The Third Road
It is within this framework that we here present a novel approach named VADASE, with which we are able to estimate accurate, co-seismic displacement waveforms in real time, using standard broadcast products (orbits and clocks) and high-rate (1Hz or more) carrier-phase observations continuously collected by a GPS receiver. Since no other data is needed than those routinely collected by a standalone GPS receiver, the algorithm can in principle be directly embedded in the receiver firmware. Simple transmission equipment may be added to allow communications in case of a defined displacement threshold being exceeded. Using such a configuration, in the event of an earthquake the waveform could be retrieved in real time with centimetre accuracy and immediately transmitted to a remote control centre which would decide on possible tsunami alert.
Up to now, however, the software has been implemented only in a preliminary release capable of working using standard RINEX observations and navigation files as input data. This step was necessary to test the functionality of the algorithm and to confirm its low computational burden. VADASE was recognised as a simple and promising approach towards the fulfilling the above goal, and it was awarded the DLR Special Topic Prize and First Audience Award in the European Satellite Navigation Competition 2010 (Colosimo et al, 2010).
The effectiveness of VADASE has been shown through its application to the Baja California (Mexico) earthquake (Mw=7.2) of 4th April 2010 (website 4), where UNAVCO-Plate Boundary Observatory station P496 data (5Hz) were considered (see Figure 1, above), and to the great Honshu Japanese earthquake (M=9.0) of 11th March 2011 (website 5), where the data (20Hz, the first time that such an high-rate solution for GPS seismology was provided) collected at JA01 site at Chofu, 370km from the epicentre and jointly managed by the Japan Aerospace Exploration Agency (JAXA) and German Aerospace Centre (DLR),were analysed (Figure 2).
As regards the Honshu earthquake, it is important to underline that we applied VADASE in offline mode to the observations (1Hz) collected at the International GNSS Service (IGS) sites of MIZU, at Mizusawa, 140km from the epicentre, and USUD, Usuda, 430km from the epicentre, as soon as the data were available on the IGS public site, and we were able to supply the very first internationally found results for the co-seismic displacement waveforms, just few hours after the event.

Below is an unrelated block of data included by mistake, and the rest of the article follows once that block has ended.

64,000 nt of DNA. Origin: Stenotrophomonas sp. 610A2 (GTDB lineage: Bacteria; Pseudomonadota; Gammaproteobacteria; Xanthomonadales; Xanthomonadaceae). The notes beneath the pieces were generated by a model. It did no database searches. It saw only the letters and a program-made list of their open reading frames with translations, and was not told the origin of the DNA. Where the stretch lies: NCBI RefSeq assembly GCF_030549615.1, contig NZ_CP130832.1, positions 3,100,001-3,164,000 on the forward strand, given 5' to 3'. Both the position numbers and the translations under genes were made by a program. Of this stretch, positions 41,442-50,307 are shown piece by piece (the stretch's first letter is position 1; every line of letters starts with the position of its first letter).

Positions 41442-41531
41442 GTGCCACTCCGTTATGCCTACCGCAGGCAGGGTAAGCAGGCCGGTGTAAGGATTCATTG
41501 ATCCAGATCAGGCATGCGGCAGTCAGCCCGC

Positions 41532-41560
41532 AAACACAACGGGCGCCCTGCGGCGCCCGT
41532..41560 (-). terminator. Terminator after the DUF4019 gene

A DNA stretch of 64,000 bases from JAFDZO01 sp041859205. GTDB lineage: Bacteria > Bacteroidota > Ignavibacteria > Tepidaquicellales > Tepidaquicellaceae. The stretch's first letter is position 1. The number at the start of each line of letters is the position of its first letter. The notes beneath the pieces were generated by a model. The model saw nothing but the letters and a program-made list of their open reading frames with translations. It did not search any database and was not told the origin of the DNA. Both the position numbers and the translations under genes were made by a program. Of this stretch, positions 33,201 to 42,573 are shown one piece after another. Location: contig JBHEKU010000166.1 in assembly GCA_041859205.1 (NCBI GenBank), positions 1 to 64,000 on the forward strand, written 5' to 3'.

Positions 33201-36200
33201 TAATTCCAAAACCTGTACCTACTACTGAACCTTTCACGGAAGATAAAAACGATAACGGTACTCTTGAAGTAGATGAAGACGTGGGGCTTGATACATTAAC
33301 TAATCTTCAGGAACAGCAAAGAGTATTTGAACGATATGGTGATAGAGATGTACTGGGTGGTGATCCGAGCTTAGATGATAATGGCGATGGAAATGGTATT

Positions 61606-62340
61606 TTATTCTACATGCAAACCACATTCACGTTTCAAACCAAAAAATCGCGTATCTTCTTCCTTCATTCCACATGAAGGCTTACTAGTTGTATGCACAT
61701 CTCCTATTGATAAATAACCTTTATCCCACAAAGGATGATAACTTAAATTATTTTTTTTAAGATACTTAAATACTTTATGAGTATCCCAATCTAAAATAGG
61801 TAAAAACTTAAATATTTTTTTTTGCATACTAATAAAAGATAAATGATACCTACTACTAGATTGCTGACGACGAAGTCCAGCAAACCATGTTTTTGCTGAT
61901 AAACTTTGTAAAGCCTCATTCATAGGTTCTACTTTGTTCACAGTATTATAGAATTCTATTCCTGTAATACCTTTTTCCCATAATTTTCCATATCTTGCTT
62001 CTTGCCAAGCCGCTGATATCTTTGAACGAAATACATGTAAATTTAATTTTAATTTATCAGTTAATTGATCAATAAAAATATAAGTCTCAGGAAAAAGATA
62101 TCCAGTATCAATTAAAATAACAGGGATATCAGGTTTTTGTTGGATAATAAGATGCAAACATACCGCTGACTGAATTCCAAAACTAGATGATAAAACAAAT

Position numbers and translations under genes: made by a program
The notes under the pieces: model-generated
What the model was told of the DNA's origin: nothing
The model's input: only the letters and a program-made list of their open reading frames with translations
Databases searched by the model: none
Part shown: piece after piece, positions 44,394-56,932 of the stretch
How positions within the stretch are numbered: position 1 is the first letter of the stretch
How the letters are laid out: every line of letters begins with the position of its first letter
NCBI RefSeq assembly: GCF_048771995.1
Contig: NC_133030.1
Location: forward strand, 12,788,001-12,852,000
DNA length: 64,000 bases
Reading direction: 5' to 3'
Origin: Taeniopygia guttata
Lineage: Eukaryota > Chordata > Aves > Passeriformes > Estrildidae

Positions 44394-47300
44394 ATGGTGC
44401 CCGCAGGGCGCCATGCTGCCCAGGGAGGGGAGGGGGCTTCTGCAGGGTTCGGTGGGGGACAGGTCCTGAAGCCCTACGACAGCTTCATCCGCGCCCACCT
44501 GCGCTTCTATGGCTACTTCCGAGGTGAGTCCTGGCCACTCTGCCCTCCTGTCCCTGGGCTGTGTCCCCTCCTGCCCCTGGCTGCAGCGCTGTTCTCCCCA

Following the ESNC 2010 Special Topic Prize, a fruitful cooperation began with DLR to improve the VADASE algorithm, including its extension to the future Galileo constellation, and to exploit its real-time capabilities. As a preliminary result of this work, VADASE has been used to analyse data streams coming from one of the permanent DLR EV-network stations; Figure 3 below shows its displacements over a short time span.
These results lead to two basic conclusions: firstly, they clearly show the potential of VADASE for real-time co-seismic displacement waveform estimation, especially if implemented directly in GNSS receiver firmware; secondly, they claim rapid implementation of high-rate (1 to 10Hz) acquisition at as many as possible public GPS sites, starting from the International GNSS Service (IGS) (Dow et al, 2009) tracking network. In this last respect, GPS could become a fully operational system able to support estimation of both slow deformations (pre- and post-seismic) and co-seismic displacement and waveforms.
Finally, it should be noted that VADASE may also supply useful results as applied in other contexts, such as monitoring of large structures and infrastructure: bridges, skyscrapers and towers.
The authors recognise the fundamental role played by the IGS in delivering high-rate GNSS data in near real-time. The VADASE approach, as described in this paper, is the subject of pending patent.